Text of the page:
Posted on

Voting continues after 6 p.m.

Trinidad Express

Voting continues after 6 p.m.

Social Share

Port of Spain – 6 p.m. came and went but the voting continued because there were hundreds of people still lined up at some polling stations.

Shortly before the official close of polls, there were as many as 200 people still waiting in line to get to the voting booth at the Gulf View Community Centre in the marginal constituency of San Fernando West.

From observations by the candidates and people who went to the polling stations today, the turnout was larger than the 2015 general election, when the electorate was 1 082 279, and 67.27 per cent of the electorate came out to vote.

This time around, the electorate grew to 1 143 136.

There were sporadic problems across Trinidad.

In Point Fortin, there were reports of a couple being turned away from a polling station because they were wearing yellow coloured outfits.

The Elections and Boundaries Commission (EBC) issued a release advising that no one should be prevented from voting based on the colour of their clothing.

In St Augustine, there were complaints that a police road block prevented people from getting to the polling station at the St Augustine High School.

And the Gulf View Community Centre, it was torture for some voters.

The long lines and slow pace of voting was the result of the social distancing and sanitising procedures adopted by the EBC.

The EBC said anyone in the line at that time, would be allowed to vote.

Gulf View pressure

Multiple reports of long lines and delayed voting times have come out of the Gulf View community centre this morning, where three polling stations are located for the San Fernando West seat.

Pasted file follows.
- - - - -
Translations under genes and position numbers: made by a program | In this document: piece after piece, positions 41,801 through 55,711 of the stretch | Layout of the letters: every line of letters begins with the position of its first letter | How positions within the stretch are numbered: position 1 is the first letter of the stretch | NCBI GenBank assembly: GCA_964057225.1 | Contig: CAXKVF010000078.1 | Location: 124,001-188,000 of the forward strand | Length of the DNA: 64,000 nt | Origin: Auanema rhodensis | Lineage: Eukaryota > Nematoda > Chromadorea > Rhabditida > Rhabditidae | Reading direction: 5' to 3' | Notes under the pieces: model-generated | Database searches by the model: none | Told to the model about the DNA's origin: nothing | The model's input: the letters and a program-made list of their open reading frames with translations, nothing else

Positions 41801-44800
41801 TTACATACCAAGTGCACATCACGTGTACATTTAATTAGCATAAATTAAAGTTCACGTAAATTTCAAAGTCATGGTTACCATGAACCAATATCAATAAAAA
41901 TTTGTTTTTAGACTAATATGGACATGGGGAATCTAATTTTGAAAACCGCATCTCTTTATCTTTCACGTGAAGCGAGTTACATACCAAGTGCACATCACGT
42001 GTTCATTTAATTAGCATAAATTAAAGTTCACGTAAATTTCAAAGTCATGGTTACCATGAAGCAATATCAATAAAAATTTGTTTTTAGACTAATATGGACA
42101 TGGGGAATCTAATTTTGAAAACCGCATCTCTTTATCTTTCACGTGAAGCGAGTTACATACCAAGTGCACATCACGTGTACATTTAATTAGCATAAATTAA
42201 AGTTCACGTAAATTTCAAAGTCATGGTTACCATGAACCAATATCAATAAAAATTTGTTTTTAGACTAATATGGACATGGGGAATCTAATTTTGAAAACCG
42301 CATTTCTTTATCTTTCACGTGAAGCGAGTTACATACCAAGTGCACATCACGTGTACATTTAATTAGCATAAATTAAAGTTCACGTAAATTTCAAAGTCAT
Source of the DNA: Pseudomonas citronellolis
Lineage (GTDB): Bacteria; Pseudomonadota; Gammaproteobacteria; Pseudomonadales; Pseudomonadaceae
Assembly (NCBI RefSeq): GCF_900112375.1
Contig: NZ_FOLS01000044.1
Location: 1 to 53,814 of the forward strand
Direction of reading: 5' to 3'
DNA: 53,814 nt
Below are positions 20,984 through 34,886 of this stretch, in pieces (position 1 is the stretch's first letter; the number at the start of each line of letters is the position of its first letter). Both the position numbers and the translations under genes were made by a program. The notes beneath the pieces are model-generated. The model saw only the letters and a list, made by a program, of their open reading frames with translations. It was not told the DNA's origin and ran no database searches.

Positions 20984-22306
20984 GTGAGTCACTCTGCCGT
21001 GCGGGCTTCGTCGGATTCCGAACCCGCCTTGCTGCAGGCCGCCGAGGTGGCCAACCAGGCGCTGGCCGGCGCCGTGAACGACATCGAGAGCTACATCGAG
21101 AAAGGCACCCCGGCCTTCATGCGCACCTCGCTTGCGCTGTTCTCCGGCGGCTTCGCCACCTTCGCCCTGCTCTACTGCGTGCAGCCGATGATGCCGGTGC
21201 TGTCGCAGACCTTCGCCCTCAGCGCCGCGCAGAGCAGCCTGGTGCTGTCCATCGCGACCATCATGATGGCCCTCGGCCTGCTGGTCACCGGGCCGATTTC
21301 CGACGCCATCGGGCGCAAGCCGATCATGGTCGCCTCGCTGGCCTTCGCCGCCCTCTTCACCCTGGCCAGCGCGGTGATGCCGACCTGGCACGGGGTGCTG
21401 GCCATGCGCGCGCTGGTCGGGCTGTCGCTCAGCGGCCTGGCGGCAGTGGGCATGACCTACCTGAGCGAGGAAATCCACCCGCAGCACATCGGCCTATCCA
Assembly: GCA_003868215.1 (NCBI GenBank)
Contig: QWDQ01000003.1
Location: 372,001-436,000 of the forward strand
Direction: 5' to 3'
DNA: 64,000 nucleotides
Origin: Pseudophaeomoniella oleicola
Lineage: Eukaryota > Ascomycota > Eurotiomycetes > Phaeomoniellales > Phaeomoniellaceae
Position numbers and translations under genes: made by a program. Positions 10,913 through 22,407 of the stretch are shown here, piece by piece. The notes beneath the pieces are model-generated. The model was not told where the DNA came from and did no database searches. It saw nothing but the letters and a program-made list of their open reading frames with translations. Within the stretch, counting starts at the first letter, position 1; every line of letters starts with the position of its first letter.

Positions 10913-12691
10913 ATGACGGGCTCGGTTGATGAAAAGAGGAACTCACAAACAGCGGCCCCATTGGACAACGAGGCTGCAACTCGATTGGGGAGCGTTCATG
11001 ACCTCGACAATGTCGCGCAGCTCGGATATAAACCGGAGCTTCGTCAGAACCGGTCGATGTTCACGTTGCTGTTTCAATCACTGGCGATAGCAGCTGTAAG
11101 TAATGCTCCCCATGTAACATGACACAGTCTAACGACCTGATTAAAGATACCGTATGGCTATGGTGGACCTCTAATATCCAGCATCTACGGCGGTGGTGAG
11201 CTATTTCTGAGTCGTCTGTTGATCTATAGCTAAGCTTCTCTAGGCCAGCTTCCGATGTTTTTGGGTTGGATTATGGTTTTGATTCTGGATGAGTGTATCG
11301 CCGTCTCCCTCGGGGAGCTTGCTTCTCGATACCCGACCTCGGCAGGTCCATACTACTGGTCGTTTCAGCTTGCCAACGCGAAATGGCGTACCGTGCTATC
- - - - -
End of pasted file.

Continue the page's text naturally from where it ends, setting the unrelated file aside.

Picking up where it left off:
At 8:30 a.m. complaints of a “bottleneck”, of voters were reported by Agent for UNC candidate Sean Sobers, Jayanti Lutchmedial. According to Lutchmedial, lengthy lines and voting times sent away a number of eager voters from the polls this morning. This delay, she said, was likely a result of COVID-19 measures such as distancing and mask-wearing , ombined with a poor layout and lack of information.

“I’ve seen quite a bit of people appearing to be disgruntled and leaving the area. We are hoping they will return but we do feel that the slow pace of voting is causing people to leave the divisions without voting. It is causing a bit of an interference. I have spoken to the presiding officers and asked them what the issue is. One in particular is a real bottleneck. There is a staircase upstairs where people are voting and they are waiting on the staircase for quite a long period of time,” she said.

The centre which houses the 3880, 3881 and 3 876 polling stations, she said, saw an impressive number of voters for the morning period. She added that discussions were held with the presiding officer for the area, who ensured her that adjustments would be made to accommodate voters.

“The presiding officers have been very helpful, they said that they would try to speak to the officers and see how much they can go faster. At the end of the day with social distancing the need to sanitiSe and everybody being masked and needing to speak to each other while wearing a mask and all that, it is causing some delay. I do believe that a better layout here at the polling station would probably help with the comfort of the persons who are coming here to exercise their franchise,” she said.

Following this, the Express received multiple reports from frustrated voters lined outside of the community centre.

One voter told the Express that she had taken the two-hour allotted period from her place of employment to complete her voting activities. At 4 p.m. she said, approximately 200 people were still lined at the entrance of the centre having still not gained entry.

“I have been standing here for two hours. People in the other lines are going through quickly. Approximately 200 people are here in this line,” she said.

This election campaign has been unique because of the existence of the COVID-19 pandemic.

The pandemic has created a new style of campaigning where the public meetings have been virtual, making it difficult to assess the mood of the electorate, whose feelings in the past used to be gauged from their attendance at meetings and their spontaneous responses to the various platforms. (Trinidad Express)